Another installment in my long-term project to make available copies of old chapters and articles, when I have a spare moment. This one is prompted by another exchange with Will Pooley at Bristol, who asked on the Twitter about modern historians using the dialogue form, whether invented or found. My immediate thought was Keith Hopkins’ A World Full Of Gods, which (if you don’t know it) experiments with a variety of unexpected literary forms to capture different aspects of religions in the ancient world and the numerous historiographical issues involved in trying to study and represent them. As I think I’ve remarked on here before, I’m not convinced that many of Hopkins’ experiments actually work properly – the professional exponents of science fiction do time travel stories rather better, for example – but it’s amazing that it was done at all, and a great shame that this aspect was largely passed over by reviewers as quickly as possible with an air of great embarrassment.
This was one reason why, when it came to my contribution to the volume, Rome the Cosmopolis, that was produced as a kind of Festschrift for Hopkins I chose to engage with his experiments with historical form as a means of trying to recover the lost voices and memories of those who migrated to the city of Rome in antiquity, and those who railed against this invasion of nasty foreigners and their repulsive habits (if I’d been working on this theme in recent years, all sorts of impact and engagement projects come to mind, and I’d probably have done a much better job of the article. I should mention this to my Exeter colleague Lena Isayev, who’s currently working on migration-related projects related both to antiquity and to the present).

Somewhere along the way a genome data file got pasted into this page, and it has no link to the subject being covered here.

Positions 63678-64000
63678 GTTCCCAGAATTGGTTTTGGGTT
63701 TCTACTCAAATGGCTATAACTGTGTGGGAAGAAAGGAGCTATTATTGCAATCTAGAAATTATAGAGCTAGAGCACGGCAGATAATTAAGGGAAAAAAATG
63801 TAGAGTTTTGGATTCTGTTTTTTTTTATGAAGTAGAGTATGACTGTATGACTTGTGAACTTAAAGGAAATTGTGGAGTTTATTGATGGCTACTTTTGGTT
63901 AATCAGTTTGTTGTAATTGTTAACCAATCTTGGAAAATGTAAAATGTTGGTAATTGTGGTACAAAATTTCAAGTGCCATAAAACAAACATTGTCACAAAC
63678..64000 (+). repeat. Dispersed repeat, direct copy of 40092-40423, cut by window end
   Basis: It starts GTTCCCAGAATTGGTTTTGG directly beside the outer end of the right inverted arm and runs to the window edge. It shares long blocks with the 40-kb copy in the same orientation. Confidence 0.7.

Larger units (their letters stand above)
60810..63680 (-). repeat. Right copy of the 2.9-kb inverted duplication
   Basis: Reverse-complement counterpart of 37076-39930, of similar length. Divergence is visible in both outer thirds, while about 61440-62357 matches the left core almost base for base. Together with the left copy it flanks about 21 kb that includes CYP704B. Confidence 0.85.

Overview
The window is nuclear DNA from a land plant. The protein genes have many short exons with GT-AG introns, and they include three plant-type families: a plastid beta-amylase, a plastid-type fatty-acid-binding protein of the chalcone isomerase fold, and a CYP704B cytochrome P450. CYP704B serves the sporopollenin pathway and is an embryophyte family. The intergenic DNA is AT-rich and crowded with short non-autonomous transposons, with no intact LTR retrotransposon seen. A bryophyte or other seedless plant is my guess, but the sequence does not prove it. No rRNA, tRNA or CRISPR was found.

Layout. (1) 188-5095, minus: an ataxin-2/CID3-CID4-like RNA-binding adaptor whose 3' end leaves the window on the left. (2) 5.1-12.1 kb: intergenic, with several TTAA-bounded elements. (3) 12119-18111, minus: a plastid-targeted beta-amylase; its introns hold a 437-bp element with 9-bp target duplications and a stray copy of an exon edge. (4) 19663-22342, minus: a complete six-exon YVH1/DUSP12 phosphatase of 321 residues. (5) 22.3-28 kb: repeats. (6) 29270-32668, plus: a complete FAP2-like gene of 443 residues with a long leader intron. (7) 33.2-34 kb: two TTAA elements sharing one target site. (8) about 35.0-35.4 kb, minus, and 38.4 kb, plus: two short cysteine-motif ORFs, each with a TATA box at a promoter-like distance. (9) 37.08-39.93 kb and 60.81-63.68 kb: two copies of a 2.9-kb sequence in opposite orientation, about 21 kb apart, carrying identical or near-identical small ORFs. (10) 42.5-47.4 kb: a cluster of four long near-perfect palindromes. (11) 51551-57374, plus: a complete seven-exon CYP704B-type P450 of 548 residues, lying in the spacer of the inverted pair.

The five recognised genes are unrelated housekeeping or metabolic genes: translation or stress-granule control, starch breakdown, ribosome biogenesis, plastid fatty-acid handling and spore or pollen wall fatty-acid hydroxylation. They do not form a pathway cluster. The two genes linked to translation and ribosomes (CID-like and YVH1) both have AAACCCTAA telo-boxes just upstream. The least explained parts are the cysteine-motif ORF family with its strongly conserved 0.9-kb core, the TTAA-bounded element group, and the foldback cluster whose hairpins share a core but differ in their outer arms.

The other reason why I took this approach, to be completely honest, is that I was expecting it to get rejected by the editors, who would then leave me in peace. I can’t actually remember why, but when I was asked for a contribution I was incredibly stressed and over-stretched, and really wanted to get out of it without being rude or alienating powerful people (who were also friends). It probably didn’t help that my relationship with Hopkins was on the ambivalent side; great intellectual influence, as is probably evident from much of my published work, but he liked people who would respond robustly to his forthright and penetrating criticisms, and I preferred people who didn’t make me feel entirely useless.
Anyway, the result was this piece, which the editors refused to reject despite its scholarly slightness and essential silliness…
Migration and the Metropolis, from Catharine Edwards & Greg Woolf, eds., Rome the Cosmpolis, Cambridge 2003: 147-57.
[Update: mentioning this on the Twitter elicted the news that Jess Torgerson from wesleyan has actually had his students perform the piece in class, which is a wonderful idea, and I now wonder why it had never occurred to me to do this…]